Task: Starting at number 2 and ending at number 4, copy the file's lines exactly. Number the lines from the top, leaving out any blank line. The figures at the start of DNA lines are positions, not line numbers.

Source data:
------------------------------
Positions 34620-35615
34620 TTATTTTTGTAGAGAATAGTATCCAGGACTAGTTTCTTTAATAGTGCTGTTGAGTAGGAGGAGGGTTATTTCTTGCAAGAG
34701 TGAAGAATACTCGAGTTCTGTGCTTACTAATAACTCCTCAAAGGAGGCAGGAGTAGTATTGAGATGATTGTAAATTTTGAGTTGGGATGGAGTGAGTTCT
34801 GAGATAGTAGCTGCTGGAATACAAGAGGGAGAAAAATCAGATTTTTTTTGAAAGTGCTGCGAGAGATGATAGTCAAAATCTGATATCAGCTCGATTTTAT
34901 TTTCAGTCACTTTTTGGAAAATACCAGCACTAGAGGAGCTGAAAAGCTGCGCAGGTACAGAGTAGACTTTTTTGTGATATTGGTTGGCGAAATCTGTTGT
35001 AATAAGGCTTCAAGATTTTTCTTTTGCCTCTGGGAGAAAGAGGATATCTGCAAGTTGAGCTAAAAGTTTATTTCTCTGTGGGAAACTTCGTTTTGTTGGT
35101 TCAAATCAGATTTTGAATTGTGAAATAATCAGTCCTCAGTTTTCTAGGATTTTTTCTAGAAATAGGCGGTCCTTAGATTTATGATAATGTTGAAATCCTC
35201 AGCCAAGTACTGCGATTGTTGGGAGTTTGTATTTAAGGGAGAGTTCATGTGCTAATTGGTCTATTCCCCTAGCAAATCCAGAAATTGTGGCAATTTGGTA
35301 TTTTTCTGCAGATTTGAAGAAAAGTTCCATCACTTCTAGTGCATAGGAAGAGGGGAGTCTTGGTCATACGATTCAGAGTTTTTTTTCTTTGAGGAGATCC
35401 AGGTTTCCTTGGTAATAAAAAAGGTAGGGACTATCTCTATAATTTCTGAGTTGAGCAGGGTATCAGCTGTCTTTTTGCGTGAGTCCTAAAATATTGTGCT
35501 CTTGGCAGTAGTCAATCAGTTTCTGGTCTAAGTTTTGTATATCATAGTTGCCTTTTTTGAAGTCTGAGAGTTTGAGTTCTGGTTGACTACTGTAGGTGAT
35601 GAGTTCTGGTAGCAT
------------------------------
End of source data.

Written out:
34620 TTATTTTTGTAGAGAATAGTATCCAGGACTAGTTTCTTTAATAGTGCTGTTGAGTAGGAGGAGGGTTATTTCTTGCAAGAG
34701 TGAAGAATACTCGAGTTCTGTGCTTACTAATAACTCCTCAAAGGAGGCAGGAGTAGTATTGAGATGATTGTAAATTTTGAGTTGGGATGGAGTGAGTTCT
34801 GAGATAGTAGCTGCTGGAATACAAGAGGGAGAAAAATCAGATTTTTTTTGAAAGTGCTGCGAGAGATGATAGTCAAAATCTGATATCAGCTCGATTTTAT